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Postcards from Uzbekistan: the Chashma Ayub mausoleum

Postcards from Uzbekistan: the Chashma Ayub mausoleum
By Seamus Kearney
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The Chashma Ayub mausoleum was built over a famous, ancient spring in Bukhara


Our Postcard this week comes to you from one of the most sacred sites in the Uzbek city of Bukhara.

Key facts about Uzbekistan:

  • It’s in Central Asia, with neighbours including Kazakhstan, Turkmenistan, Kyrgyzstan & Tajikistan
  • With a population of more than 30 million, the ex-Soviet republic became independent in 1991
  • The total land area is 425,400 km2, with plains covering about four fifths of the territory
  • The average winter temperature is -6 degrees celsius and in summer it rises above 32
  • Almost 80 percent of the population is Uzbek and the main religion is Muslim (88 percent)

The Chashma Ayub mausoleum was built over a famous, ancient spring.

Euronews’ Seamus Kearney reported: “According to legend, this is where the biblical prophet Job struck the ground during a drought to make a spring appear.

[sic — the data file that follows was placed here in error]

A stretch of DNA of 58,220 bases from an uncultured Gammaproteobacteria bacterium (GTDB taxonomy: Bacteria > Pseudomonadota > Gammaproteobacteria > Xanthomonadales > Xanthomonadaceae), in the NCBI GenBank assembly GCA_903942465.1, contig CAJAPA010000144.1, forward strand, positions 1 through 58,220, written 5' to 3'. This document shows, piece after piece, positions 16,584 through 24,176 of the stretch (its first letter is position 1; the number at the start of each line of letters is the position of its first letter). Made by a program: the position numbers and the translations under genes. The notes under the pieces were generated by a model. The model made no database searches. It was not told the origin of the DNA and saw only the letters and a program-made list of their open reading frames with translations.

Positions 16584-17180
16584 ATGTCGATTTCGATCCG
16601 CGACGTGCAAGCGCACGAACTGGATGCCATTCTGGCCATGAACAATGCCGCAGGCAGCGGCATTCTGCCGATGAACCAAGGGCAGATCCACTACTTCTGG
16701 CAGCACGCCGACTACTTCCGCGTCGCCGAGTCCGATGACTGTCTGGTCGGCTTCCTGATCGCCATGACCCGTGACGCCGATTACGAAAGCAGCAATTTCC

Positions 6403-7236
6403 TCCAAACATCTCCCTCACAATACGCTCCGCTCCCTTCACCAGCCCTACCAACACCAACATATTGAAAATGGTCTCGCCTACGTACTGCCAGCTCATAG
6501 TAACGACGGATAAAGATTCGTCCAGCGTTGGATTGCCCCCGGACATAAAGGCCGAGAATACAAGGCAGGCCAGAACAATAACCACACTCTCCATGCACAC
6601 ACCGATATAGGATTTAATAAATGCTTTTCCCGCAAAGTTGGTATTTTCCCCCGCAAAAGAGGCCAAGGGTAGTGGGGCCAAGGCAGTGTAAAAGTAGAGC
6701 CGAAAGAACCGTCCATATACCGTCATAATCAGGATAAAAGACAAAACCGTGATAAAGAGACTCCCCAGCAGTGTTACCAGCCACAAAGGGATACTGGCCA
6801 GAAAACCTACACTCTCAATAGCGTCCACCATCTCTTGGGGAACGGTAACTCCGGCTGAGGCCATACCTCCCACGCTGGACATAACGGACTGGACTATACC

“Many pilgrims come here to get a drink of the water that continues to flow.”

The name of the mausoleum actually translates as the “spring of Job” and many of the visitors who come here believe the water has special healing powers.

Feruza Khaitova, a local guide, told Postcards: “The first construction dates back to the 12th century and an unusual feature of the mausoleum is that it has a cone-shaped dome which is not typical for Bukhara architecture.”

And as well as being a sacred site there is also a museum, with explanations about the history of the local water systems.

360° videos reveal secrets of Uzbek treasures

— Seamus Kearney (@seamuskearney_) February 21, 2017

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